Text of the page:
tion, graduation, Dean Brady.
Visit The 1/2 Price I
Table At The (J" I
Shop: 1620 W. Univ. I
Ave. Carolyn Plaza. I

Page 9



Page 10

, The Florida Alligator, Thursday, Feb. 3, 1966

Otherwise
WITH JANE SOL OMON

Girls gain weight in cold weather, or at least appear to. Boys do the
same.
In fact, from the general appearance on campus, there seems to have
been an average weight gain of seven to twelve pounds.
The answer is simple. Boys wear sweatshirts instead of tee shirts.
They are piling on sweatshirts, long sleeve shirts, sweaters, heavy
coats and gloves. The result is somewhere between a mountain of
clothes and the Florida man who needs no introduction.
Low temperatures also bring problems to girls. Since they are not
allowed to wear slacks on campus, they have to make do. A girl with
over-the-knee socks, a wool skirt, shell under a long sleeve blouse,
sweater, coaj, scarf and gloves is only beginning to keep warm.
The trick with a girl is how to look well and be warm. As evidenced
this past week, the two are not always possible together then, you can cannot
not cannot blame a person for trying.
This was not the best of all possible weeks for Super Awards.
Ed Olson is still the holder of the Super Snowman Award. We sup suppose
pose suppose he is preforming well, but it must be known that he won because
no one else came close to offering competition.
Super Sadist of the week is Jack Frost, alias Jack the Nipper, alias
the weather man. Many Floridians and non-Floridians alike are won wondering
dering wondering about that mythFloridathe land of sunshine and warm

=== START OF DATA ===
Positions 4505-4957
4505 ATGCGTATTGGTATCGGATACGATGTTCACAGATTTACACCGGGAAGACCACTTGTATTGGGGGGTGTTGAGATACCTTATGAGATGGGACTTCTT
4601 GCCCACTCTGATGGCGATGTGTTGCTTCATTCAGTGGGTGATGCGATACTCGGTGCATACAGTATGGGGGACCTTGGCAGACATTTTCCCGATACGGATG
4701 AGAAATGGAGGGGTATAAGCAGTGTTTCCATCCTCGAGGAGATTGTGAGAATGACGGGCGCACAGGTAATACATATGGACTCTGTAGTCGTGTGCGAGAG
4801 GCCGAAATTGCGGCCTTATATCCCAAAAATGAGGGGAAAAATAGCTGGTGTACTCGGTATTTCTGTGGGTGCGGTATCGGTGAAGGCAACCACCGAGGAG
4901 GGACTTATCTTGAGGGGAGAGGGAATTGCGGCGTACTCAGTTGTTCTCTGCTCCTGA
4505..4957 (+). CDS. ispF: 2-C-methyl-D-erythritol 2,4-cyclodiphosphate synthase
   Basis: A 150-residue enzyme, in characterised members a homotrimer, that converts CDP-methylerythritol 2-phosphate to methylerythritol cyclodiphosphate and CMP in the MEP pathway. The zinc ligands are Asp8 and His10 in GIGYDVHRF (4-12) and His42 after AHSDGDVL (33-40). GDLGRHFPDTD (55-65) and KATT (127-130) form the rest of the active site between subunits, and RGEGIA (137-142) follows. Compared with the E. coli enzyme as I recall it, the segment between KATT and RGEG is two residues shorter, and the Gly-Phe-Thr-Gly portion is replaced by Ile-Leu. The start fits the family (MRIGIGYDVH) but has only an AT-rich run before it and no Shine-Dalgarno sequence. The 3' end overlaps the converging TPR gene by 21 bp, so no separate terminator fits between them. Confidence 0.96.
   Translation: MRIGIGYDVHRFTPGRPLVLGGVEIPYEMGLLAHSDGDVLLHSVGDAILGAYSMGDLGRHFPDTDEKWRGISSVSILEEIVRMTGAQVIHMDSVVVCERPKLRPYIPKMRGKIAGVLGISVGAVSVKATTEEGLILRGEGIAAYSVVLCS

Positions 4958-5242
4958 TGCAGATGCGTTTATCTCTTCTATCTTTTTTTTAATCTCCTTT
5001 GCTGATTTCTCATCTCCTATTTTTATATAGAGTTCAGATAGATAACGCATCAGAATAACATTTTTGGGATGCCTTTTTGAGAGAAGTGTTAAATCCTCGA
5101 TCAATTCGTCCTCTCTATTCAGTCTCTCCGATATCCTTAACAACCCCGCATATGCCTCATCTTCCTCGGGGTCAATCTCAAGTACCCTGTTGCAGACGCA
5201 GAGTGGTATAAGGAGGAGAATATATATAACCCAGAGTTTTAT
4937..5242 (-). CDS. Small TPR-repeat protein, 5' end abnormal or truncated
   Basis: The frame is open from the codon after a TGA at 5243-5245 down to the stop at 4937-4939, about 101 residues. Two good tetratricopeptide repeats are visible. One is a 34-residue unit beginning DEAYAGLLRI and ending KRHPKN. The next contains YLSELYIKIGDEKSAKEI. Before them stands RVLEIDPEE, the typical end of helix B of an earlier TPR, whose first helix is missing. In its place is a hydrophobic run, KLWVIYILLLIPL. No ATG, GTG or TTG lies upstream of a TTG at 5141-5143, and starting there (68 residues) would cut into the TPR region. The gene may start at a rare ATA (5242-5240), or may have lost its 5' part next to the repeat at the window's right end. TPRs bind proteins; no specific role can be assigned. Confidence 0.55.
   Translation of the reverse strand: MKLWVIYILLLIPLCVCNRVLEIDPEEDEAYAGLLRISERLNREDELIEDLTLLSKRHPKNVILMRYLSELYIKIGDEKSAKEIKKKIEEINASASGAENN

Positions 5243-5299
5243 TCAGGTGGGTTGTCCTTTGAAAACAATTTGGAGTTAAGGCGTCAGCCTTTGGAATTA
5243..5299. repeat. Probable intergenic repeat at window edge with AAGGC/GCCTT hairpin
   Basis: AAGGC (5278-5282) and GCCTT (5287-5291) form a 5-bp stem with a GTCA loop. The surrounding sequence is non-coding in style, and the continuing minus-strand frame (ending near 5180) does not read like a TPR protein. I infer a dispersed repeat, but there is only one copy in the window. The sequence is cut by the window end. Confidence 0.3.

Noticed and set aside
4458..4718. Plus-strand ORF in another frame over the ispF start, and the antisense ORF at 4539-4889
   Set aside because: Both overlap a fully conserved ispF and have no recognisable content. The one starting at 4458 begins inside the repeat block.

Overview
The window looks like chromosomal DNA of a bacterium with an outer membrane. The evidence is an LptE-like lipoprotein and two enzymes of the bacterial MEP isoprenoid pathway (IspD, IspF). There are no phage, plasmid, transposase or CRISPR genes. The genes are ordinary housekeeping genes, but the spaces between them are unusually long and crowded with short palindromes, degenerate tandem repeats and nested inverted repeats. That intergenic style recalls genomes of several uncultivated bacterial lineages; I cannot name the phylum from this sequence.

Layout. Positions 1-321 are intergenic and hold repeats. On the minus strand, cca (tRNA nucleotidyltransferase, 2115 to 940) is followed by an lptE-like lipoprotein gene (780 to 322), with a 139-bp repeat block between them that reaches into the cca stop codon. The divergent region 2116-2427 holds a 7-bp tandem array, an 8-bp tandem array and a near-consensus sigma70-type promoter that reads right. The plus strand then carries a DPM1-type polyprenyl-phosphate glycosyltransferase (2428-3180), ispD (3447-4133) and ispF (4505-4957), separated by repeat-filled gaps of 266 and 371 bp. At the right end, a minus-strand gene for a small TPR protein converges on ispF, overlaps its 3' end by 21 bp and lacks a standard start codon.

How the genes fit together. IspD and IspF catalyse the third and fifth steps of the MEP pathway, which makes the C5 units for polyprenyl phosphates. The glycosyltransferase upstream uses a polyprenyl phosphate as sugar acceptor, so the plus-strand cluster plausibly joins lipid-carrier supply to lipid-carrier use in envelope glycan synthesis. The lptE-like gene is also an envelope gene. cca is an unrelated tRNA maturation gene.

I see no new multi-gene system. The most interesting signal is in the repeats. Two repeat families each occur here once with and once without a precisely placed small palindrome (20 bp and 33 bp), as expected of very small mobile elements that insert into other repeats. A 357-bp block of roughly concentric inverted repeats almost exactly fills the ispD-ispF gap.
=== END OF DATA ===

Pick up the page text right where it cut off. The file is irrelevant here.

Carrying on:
weather.
The Super Thinker Award goes to the earnest politicians who burn
the midnight oil thinking up nasty rumors to spread about the rival
candidates.
Pod is the recipient of the Super Best All Around Award. Pod and
his friend, Bill Kileen, have been seen often on and off campus this
week. As in the past, The Charlatan has made a hit with Gators
and will probably continue to do so.
PARTY WISE
The Roaring Twenties was the theme for the Kappa Alpha Fra Fraternity
ternity Fraternity party last Saturday night.
A prize of a fifth of coke was given to the best dressed couple.
Miss Gail Stebor and Jerry Scott won the first prize. The runners-up
were Miss Lorraine Ward and Rob Lankford, Miss Judy Head and Lou
Victor.
Miss Stebor wore a royal blue flapper dress with fringe from top
to bottom. Scott wore a white long sleeve shirt with sleeve garters, a
red cumberbund with a Confederate Flag pinned on it, a red and black
bow tie and a straw hat.
Kappa Sigma fraternity had a party Friday night featuring one of
their own pledges, iotally insane Tom Glenn on the drums.
January.3l, Beta Theta Pi fraternity had a Little Black Egg
party featuring the Nightcrawlers.
Pi Kappa Phi fraternity held a joint band party with Alpha Epsilon
Pi fraternity last Saturday night. The agents played and the party
was held at the AEPi house.
Saturday night. Kappa Sigma had a fire-side party. Music was pro provided
vided provided by guitars and the jukebox.
Popcorn, coke, pizza and movies supplied the entertainment at the
Pi Lambda Phi house Saturday night. The Pi Lams and dates enjoyed
the movie Charade while eating the homemade refreshments.
SOCIAL WISE
Phi Gamma Delta fraternity had Alpha Chi Omega sorority over for
a dinner social last Friday night.
Zeta Tau Alpha sorority had a social with Kappa Alpha fraternity
Friday night.
Last Monday Pi Lambda Phi fraternity had an exchange dinner with
Alpha Delta Pi sorority.
Monday, Zeta Tau Alpha sorority had an exchange dinner with Alpha
Chi Omega sorority.
Last night. Delta Phi Epsilon sorority and Phi Delta Theta fraternity
had a social.

The most pampered puponcam puponcampus
pus puponcampus is the Chi Phi fraternity mas mascot,
cot, mascot, Blackball. Everyone likes
Blackball, but the pledges are
rather dubious about his name.
Gail Cox, senior Panhellenic
representative for Alpha Omicron
Pi sorority, was awarded a Certi Certificate
ficate Certificate of Appreciation at the annual
Panhellenic Council Banquet. Miss
Cox has been a delegate for the
past two years.